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[liberationtech] My SXSW exposé in the Washington Post!
Jillian C. York
jilliancyork at gmail.com
Fri Mar 15 12:52:51 PDT 2013
You forgot to point out the entire reason for sponsorship of panels:
Despite all the big money SXSW brings in, it doesn't supply funding for
most panelists. So before you blame the folks on the anti-authoritarian
panel for reaching out to 5 Hour Energy, consider *why *they've gone that
Wish I'd thought of it, frankly. One of my poor panelists had to Skype in.
On Fri, Mar 15, 2013 at 8:07 PM, Shava Nerad <shava23 at gmail.com> wrote:
> On Fri, Mar 15, 2013 at 2:21 PM, John Adams <jna at retina.net> wrote:
>> On Fri, Mar 15, 2013 at 1:08 PM, Shava Nerad <shava23 at gmail.com> wrote:
>>> It's cool to go and it's cool to say it's completely past it's prime and
>>> useless to go. It seems to me that anyone who went could make their own
>>> conference for any agenda they arrived with. Then you balance that against
>>> how you feel about the Minority Report marketing feels to you and so on --
>>> but frankly, although for those who are in the nonprofit world this may
>>> feel excessive, to those in the commercial world this is normal to relaxed.
>>> If this is a window into how the other half lives maybe we should get out
>>> of the ivory tower more often?
>> There's much in this paragraph that comes of as tin-foil hat levels of
>> paranoia, but I won't address them. Instead, I often wonder if non-profits
>> used more metrics and got their business acumen together if more things
>> would get done. There is so much reliance on hearsay and gut instinct that
>> everything comes across as poorly planned.
>> There's also the overwhelming reliance to assume that any sort of
>> tracking is 100% evil. You'd complain if people who didn't pay took your
>> (paid) seat at that EFF panel you wanted to go watch as well.
>> The level of fraud that happens at SXSW used to be very high -- they had
>> to incorporate RFID into badges and QR codes and a database to ensure
>> people weren't stealing $1500 badges. I don't agree entirely with the
>> technologies used but I do agree with people not being able to forge the
> lol, perhaps your interpretation of my copy would be a little different if
> you knew that previously I had been a VP/marketing and bizdev for an
> Inc1000/Inc Urban 100 company, third fastest growing private company in
> Oregon, etc., in the entertainment business, with a client rolodex
> including HBO and so on. I was (and could easily be again) among what many
> people might consider among the marketing douchebags, at one point close to
> (and somewhat senior to) people like Chris Brogan and so on. Nick
> Matthewson from Tor was very reluctant, seeing my resume, to even talk to
> me, I was so obviously a suit, on paper. But he and I became the best of
> I am a chameleon and a social engineer (all really good marketing people
> are social engineers whether they understand it or not).
> I have long been a person bringing the lessons of business to nonprofits
> and vice versa. It's why I'm making these comments. I can't see paranoia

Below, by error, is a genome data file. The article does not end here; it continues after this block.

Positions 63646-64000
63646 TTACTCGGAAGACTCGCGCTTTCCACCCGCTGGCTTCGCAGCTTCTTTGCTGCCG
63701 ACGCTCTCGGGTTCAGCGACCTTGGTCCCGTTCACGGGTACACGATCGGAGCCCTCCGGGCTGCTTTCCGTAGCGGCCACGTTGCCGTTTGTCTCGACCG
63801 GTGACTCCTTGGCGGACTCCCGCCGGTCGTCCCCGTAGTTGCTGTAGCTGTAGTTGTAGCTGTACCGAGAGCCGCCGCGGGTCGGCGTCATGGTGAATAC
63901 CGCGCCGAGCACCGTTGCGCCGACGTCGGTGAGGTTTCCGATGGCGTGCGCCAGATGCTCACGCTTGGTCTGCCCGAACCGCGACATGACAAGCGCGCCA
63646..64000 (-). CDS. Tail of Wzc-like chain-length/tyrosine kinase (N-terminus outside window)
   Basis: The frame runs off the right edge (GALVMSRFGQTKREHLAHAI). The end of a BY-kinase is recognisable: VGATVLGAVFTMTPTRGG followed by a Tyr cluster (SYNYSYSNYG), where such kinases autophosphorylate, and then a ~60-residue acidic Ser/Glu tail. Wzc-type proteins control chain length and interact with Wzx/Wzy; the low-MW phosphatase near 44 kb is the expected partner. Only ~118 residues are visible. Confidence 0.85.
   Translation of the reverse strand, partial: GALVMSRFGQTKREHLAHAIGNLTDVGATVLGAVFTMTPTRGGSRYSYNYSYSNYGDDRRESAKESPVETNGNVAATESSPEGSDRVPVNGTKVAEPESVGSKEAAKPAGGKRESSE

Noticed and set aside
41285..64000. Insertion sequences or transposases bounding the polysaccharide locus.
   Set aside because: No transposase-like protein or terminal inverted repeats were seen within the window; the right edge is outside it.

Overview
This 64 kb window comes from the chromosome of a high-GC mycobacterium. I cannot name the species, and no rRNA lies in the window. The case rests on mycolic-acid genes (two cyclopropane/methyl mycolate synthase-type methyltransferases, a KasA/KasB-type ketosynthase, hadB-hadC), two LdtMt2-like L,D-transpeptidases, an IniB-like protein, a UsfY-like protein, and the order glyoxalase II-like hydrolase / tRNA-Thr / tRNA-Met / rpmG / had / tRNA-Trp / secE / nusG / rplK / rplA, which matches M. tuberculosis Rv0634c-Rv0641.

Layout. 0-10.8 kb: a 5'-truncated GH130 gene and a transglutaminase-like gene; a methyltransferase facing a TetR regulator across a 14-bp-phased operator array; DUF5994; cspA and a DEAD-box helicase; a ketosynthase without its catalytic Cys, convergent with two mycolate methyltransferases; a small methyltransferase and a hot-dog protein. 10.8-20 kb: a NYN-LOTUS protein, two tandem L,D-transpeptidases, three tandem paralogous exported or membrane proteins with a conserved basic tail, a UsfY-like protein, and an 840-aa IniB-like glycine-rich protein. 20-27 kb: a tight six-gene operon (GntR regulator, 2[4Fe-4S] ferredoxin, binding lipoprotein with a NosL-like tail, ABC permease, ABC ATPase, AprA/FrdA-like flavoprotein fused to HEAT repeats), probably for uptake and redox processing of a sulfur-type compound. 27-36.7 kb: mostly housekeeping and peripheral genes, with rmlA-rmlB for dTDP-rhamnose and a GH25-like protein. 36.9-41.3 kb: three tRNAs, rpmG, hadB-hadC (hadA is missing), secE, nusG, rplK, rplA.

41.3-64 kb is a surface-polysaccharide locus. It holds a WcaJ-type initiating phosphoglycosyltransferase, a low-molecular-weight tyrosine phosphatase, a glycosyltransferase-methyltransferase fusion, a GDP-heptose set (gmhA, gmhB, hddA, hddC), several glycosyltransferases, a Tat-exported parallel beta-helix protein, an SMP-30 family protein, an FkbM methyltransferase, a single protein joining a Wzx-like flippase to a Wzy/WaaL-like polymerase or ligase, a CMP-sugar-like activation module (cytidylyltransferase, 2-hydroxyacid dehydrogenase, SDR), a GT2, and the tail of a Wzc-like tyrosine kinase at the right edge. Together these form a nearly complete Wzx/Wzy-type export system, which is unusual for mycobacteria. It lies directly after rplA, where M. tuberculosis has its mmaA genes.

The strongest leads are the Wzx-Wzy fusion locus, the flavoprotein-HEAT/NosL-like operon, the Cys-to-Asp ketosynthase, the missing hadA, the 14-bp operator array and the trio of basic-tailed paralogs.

> there at all -- I'm asking people to drop their attitudes and have a better
> time taking advantage of the resources they find and what they can observe.
> Why have all that opportunity all around you and just grouse about it,
> except to make yourself look more sophisticated than the poor plebes you
> see around you?
> That's what I mean by cool. It's not a compliment.
> Geeks tend to grab knowledge and soak it up, perhaps adding disclaimers in
> their final reports. Cool people distance themselves from knowledge, with
> fireworks, and tend to learn very little. There's *my* tin hat. I find
> meta poseurs tiresome. Is that frank enough?
> And, my dog is chipped. Perhaps PETA would call it slavery? Context is
> in fact everything. No one will die if they rfid a badge at SXSW. I am
> casual about a great many commercial transactions, including supermarket
> loyalty cards. I use a "Charlie Card" on the MBTA in Boston, and dearly
> wish I had better faith in how the MBTA held stewardship of the data. I
> have a very pretty red leather Faraday cage wallet that is not particularly
> different than most other folks' accessories and cheaper than many. But I
> worry a great deal about other people in more sensitive situations than my
> own -- or if anyone in government should ever decide I need to be taken
> down a la Aaron. And my attitude about tracking goes very much downhill
> from there -- if yours doesn't it's likely you aren't paying attention.
> So, I took a career change and a cut from my commercial pay to help Tor
> become a nonprofit and create an image for them as a champion of human
> rights, and establish funding and such. It was framing, marketing, PR,
> business like, and effective, in the year and a half I was there.
> I'm rather looking forward to finding someone to put on my dance card
> later this year when my mom (sadly) goes into a nursing home later this
> year and I return to the working world and get to do transformative things
> again -- no idea if they'll be in business, politics, government, or
> nonprofits. You can move from any to any if you understand them well
> enough and bring improvements -- isn't that what you're saying?
> Shava Nerad
> shava23 at gmail.com
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"We must not be afraid of dreaming the seemingly impossible if we want the
seemingly impossible to become a reality" - *Vaclav Havel*
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